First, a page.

A Moral Hazard – Fast Rising Economies Have Incentives to Pollute More


This week NPR (National Public Radio) carried an item mentioning how fast the third world industrializes.  China’s economy has developed rapidly in the past decade or two, and a radio story this morning mentioned that the bulk of their electrical demands are going to be met with coal-fired power plants – the most polluting alternative – and that most of the plants in question are still being built.  They didn’t mention that these plants are going to be in operation for decades to come, and will inevitably be far cheaper to continue to use as opposed to building more efficient, less polluting, alternative energy sources.   There is more to this problem, however.

It is probable that this cycle will be repeated, unfortunately, and perhaps India and then Indonesia will be the next countries with huge incentives to grasp for cheap, resource-gobbling and pollution-heavy power to serve booming industrial development.  Can the rest of the developed world, already well-equipped with power infrastructure, do anything to get the boom countries to develop more ecologically responsible power plants without being disregarded and accused of trying to keep down potential competition, for instance?  Somehow, possibly through a combination of technological development, outreach funding and assistance programs to these countries, the rest of the world needs to help these countries build more efficient infrastructures and find more sustainable and ecologically responsible power sources.  The world will not do well with repetitions of the development pattern we see today in China.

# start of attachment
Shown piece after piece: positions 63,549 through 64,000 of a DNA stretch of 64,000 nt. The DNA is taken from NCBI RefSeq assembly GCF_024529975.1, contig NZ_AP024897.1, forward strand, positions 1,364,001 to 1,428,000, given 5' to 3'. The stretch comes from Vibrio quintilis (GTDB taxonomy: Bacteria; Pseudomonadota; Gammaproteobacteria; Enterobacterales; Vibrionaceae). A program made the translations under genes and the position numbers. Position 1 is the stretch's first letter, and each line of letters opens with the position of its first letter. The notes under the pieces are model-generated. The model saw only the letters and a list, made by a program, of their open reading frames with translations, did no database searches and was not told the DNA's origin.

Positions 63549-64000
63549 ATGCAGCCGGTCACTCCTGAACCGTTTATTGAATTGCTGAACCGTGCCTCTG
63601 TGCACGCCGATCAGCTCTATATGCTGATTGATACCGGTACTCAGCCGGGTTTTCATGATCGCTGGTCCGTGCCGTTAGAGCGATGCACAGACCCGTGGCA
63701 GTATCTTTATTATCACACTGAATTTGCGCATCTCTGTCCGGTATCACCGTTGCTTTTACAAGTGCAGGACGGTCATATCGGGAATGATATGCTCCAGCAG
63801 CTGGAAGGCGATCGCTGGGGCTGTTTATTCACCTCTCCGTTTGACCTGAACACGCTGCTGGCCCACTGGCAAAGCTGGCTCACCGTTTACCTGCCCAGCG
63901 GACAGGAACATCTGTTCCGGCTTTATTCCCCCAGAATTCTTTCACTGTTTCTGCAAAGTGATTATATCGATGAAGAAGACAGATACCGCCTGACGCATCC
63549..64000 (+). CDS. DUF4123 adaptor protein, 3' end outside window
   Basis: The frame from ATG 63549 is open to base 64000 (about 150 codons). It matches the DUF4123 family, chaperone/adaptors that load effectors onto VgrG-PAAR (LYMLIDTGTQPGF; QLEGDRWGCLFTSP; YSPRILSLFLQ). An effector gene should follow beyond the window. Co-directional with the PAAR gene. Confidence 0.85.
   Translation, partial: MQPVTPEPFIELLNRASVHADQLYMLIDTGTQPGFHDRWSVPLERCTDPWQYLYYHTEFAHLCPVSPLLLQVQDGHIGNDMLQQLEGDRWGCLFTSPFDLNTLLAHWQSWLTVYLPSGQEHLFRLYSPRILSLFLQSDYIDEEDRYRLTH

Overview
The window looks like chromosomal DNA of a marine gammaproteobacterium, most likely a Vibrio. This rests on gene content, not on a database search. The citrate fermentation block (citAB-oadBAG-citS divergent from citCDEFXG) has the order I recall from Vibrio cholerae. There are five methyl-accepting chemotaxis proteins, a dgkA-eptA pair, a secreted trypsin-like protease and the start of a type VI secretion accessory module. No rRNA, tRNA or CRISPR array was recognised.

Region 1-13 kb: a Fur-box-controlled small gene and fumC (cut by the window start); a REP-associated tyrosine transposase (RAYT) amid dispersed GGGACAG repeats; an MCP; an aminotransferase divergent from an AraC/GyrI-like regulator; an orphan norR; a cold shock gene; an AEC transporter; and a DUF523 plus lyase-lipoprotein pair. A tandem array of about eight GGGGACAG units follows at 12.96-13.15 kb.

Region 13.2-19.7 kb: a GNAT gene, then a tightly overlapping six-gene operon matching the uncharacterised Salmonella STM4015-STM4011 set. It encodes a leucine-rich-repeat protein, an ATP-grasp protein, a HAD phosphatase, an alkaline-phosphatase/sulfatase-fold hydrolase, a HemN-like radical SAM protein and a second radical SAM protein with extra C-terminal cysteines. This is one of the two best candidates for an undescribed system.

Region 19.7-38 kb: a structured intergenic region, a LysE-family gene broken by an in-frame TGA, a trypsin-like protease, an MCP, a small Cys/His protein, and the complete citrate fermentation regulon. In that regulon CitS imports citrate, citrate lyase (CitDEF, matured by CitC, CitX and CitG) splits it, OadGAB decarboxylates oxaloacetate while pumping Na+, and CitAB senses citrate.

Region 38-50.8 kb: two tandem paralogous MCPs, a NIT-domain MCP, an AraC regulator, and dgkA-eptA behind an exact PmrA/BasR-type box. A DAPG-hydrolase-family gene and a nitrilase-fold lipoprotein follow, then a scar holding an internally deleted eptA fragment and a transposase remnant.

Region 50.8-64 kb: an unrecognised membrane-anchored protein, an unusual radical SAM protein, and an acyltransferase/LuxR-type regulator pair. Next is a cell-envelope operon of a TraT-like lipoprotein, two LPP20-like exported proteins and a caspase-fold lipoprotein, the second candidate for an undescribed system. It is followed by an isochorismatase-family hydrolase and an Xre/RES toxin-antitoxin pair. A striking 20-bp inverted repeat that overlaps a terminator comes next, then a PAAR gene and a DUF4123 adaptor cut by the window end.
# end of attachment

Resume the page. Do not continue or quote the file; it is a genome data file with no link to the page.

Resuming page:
I welcome your ideas.

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